Graphic designer Vaughan Oliver, who created album covers for bands including the Pixies, Cocteau Twins and The Breeders, has passed away at age 62.
Oliver was best known for the numerous covers he designed for independent British record label 4AD, where he created the majority of its album artwork between 1982 and 1998 via the graphic design studios 23 Envelope and v2.
"There was no one else like him," said the record label.
"Without Vaughan, 4AD would not be 4AD and it's no understatement to say that his style also helped to shape graphic design in the late 20th century," they added.
"He gave both us as a label and our musicians an identity and a voice."
Graphic designer Adrian Shaughnessy said Oliver passed away peacefully, surrounded by friends and family.
Fans of Oliver from the British design community are mourning his passing on social media.
"Thank you for the elegantly surreal album covers," tweeted design critic Alice Rawsthorn.
Graphic designer Michael Bierut, partner at Pentagram, described Oliver as "a brilliant designer who defined a generation".
Sunburst and Snowblind: possibly the best title and most certainly the most beautiful artwork of any record. I lost myself in this and so much of his work. RIP the great Vaughan Oliver. pic.twitter.com/AK8PkFct0K
— Charles Holland (@charlesjholland) December 29, 2019
"Sunburst and Snowblind: possibly the best title and most certainly the most beautiful artwork of any record," said architect and Dezeen columnist Charles Holland. "I lost myself in this and so much of his work. RIP the great Vaughan Oliver."
Sunburst and Snowblind is an album by Scottish alternative rock band the Cocteau Twins.
Musician Emma Anderson, who was a singer in the Britpop band Lush, shared her experience of working with Oliver.
"Someone asked me recently if working with him had been 'claustrophobic' as he seemed to thrust his ideas onto the artists and he didn’t seem to care what they felt about his designs. Well, I’ll tell you what happened," she said.
Absolutely gutted to hear about Vaughan Oliver.
Someone asked me recently if working with him had been ‘claustrophobic’ as he seemed to thrust his ideas onto the artists and he didn’t seem to care what they felt about his designs.
Well, I’ll tell you what happened.. 1/2 pic.twitter.com/hckA503rbe
— Emma Anderson 🇪🇺 (@evjanderson) December 29, 2019
"When we signed to 4AD we were in the position that we were to work with one of the most revered and talented sleeve designers of the 20th century. Bring it on, I said. We’ll do the music and he can do the sleeves," she continued.
"Vaughan was a total visionary, amazingly talented, a one-off. He was also a stubborn bastard and didn’t like being told what to do and that made him all the more brilliant. He didn't bow to convention and working with him was an absolute honour and privilege."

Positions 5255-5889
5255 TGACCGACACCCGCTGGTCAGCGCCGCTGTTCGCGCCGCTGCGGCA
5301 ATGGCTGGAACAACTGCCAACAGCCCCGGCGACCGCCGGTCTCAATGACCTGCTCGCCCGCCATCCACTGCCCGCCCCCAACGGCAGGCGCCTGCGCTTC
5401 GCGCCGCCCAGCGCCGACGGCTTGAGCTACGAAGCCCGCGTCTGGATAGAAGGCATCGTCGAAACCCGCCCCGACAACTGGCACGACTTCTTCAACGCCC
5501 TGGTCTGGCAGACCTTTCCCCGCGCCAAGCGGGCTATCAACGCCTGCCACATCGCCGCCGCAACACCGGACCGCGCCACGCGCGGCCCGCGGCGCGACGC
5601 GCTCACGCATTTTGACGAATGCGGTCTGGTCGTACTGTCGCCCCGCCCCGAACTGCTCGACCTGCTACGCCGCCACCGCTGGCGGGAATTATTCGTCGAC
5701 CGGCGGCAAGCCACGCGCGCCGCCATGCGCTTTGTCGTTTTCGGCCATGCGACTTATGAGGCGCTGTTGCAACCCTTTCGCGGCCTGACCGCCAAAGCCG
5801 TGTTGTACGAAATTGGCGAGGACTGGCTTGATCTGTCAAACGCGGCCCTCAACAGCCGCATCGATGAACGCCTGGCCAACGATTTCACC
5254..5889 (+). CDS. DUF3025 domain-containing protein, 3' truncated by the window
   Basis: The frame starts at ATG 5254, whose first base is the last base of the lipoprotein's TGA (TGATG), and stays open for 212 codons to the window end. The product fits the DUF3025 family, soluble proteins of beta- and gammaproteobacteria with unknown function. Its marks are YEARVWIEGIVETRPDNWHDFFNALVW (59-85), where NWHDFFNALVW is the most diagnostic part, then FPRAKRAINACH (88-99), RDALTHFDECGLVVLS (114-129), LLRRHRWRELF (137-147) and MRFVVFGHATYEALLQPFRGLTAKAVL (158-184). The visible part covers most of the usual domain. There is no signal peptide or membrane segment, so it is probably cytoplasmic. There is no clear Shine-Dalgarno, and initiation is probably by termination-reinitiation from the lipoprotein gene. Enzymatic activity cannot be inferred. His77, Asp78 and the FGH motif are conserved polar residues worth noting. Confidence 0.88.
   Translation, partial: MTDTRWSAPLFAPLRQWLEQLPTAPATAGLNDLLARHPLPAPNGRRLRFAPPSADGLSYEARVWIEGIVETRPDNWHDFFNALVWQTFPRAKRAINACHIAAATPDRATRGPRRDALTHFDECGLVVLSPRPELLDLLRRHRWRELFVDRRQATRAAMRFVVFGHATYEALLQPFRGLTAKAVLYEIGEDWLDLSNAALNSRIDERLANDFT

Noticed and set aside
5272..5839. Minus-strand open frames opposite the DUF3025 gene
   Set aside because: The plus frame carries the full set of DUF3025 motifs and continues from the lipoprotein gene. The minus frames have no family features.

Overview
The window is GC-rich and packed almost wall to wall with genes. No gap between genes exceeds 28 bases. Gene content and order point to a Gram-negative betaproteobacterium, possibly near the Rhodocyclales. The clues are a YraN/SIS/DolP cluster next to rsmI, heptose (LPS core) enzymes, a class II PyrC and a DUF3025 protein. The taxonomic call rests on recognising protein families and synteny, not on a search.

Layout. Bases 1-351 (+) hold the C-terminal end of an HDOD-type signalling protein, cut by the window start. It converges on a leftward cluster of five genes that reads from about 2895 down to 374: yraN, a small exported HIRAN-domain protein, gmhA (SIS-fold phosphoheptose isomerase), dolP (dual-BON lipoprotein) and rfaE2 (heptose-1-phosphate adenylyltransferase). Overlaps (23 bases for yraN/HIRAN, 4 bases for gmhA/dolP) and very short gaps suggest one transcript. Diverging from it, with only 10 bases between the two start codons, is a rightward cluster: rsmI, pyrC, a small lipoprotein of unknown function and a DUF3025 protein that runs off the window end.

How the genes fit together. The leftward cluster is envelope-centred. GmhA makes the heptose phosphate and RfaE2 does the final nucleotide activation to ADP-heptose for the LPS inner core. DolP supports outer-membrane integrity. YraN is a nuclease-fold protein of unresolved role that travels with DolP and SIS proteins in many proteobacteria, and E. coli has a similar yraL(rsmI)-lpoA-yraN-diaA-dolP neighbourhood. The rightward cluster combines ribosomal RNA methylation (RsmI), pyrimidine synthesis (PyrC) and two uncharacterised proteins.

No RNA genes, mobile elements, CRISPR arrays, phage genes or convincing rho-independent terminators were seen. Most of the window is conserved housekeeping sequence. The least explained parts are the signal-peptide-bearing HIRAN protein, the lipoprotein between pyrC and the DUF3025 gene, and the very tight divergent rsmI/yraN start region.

Anderson, who described Oliver as a "genius", rejected the accusation that Oliver disregarded musicians' work with his album covers.
"And sorry – he didn't thrust his ideas onto the artist. They were carefully considered and the images were inspired by the music. 'Scar' had scratches on it that were suggested by the abrasiveness of the record... 'Spooky' was more amorphous, rounded and space-age. They WORKED."
Born in 1957 in County Durham, Oliver studied graphic design at Newcastle-upon-Tyne Polytechnic.
He moved to London in 1982 and joined 4AD records as their first official employee, where he created iconic album covers for albums such as Doolittle and Surfer Rosa by Pixies, The Drift by Scott Walker, and the Cocteau Twins' Treasure.
His work, which was inspired by the surrealist artist Salvidor Dali, helped establish 4AD and its artists' mysterious and alternative reputations.
In Memoriam, our friend Vaughan Oliver, 12 Sept, 1957-29 Dec, 2019. “Man’s testicle alone (pushed through a piece of card to ensure it’s loneliness).” You will be missed. @4AD_Official @beggarsgroup #vaughanoliver pic.twitter.com/7mGoHJPnPo
— theBreeders (@thebreeders) December 29, 2019
"You will be missed," said rock band The Breeders, who shared a sketch by Oliver sent to bassist Kim Deal, formerly of the Pixies. Oliver's ideas for their album cover included an image of a single testicle pushed through a hole in some cardboard.
"We tried this today and it looked super," remarked Oliver. "I'm not sure that it's been done before. It's quite dangerous!"
Oliver was also a keen football fan and qualified coach in the sport. He was a fan of Sunderland's football team, and designed the album cover for their single for the 1992 FA Cup – where they reached the final – Ain't No Stopping Us Now.
Main portrait by Luca Giorietto.